The critical thinking framework helps to build up children’s prowess in each of the comprehension areas although they are not necessarily hierarchical as we are dealing with little human beings after all. Rather, it helps to ensure a deeper understanding of each of the ten comprehension areas.
The app has been designed to:
- Focus children’s thinking and
- To be a practical aid for the busy teacher
The questions could also be used to prompt other questioning from the teacher as I believe it is easier that way instead of starting with a blank page and thinking ‘I need some questions about sequencing’. With the app, you have questions ready-made which may lead to you devising your own that fit your particular group/class as the app is designed to be used with a broad range of texts rather than a specific book.
My hope is that the app is suitable for both whole class reading sessions as well as guided reading group sessions as the choice of texts to use the questions with is made by the teacher. The note-making facility means that, as a teacher, you are able to make formative assessments during the reading sessions which can be saved to Dropbox. This adds an extra dimension to the app.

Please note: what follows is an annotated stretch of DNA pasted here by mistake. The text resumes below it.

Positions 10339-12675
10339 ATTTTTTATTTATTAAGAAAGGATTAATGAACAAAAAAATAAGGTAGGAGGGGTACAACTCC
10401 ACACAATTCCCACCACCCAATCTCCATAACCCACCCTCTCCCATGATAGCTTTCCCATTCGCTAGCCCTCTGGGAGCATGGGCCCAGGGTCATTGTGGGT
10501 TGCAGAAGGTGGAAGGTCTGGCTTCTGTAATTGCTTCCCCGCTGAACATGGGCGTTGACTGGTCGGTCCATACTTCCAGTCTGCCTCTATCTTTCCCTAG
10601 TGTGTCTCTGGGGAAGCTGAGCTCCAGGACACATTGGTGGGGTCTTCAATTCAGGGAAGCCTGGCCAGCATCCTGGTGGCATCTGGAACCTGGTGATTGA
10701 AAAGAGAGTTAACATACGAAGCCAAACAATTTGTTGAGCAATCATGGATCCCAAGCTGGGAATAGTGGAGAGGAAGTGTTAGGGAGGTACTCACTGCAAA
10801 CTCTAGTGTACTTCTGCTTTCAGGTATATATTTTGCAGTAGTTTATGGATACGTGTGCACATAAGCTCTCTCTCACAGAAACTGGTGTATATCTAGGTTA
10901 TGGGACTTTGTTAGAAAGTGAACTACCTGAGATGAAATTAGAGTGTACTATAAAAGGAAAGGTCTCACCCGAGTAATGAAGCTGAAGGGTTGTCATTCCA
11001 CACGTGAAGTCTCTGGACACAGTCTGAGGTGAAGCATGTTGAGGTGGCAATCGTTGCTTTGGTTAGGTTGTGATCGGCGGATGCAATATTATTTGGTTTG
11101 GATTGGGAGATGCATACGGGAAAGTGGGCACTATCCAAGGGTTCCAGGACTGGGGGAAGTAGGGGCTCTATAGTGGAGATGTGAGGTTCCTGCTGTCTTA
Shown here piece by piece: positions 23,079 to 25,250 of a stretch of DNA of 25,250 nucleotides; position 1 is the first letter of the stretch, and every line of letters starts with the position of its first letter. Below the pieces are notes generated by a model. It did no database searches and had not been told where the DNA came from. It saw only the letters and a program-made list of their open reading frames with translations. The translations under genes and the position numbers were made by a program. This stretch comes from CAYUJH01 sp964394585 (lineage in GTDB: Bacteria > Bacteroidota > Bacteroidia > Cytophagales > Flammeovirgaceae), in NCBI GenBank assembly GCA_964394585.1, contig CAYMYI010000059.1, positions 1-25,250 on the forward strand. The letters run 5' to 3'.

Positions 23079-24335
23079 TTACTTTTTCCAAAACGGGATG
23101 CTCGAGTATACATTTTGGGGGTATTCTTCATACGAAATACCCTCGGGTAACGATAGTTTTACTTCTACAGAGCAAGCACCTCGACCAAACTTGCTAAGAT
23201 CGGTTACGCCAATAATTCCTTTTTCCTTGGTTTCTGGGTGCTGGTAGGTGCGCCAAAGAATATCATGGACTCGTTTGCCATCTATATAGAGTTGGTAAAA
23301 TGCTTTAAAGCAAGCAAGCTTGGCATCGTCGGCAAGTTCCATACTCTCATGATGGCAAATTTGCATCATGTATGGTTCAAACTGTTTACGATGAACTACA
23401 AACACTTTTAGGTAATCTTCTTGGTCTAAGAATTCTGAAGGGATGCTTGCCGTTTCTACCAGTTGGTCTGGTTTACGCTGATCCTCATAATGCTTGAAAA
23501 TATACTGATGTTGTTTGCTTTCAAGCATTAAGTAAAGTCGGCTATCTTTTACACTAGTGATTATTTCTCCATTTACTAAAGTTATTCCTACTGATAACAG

Alan and I hope that the app will provide a useful focus for staff discussion regarding structured questioning. We also believe that reading should primarily be perceived as engaging in its own right.
Google forms is a nifty piece of software that is free! It allows you to very quickly create online forms for people to complete. Usefully, the results are automatically collated into a spreadsheet for you. A form takes a few minutes to set up and you can choose the type of responses you want, from multiple choice to paragraphs. Once created, you can generate a link to the form for people to follow to fill it in.
There are many ways that Google forms could be used in school. Here, I will describe two ways.
Google forms can be used as an exit ticket at the start and then end of a lesson, unit of work. You can compare the two spreadsheets to give you information about attainment and progress. Forms works on any device – iPads and computers so vavailable equipment shouldn’t be a problem. You could always set up slightly different forms for different groups.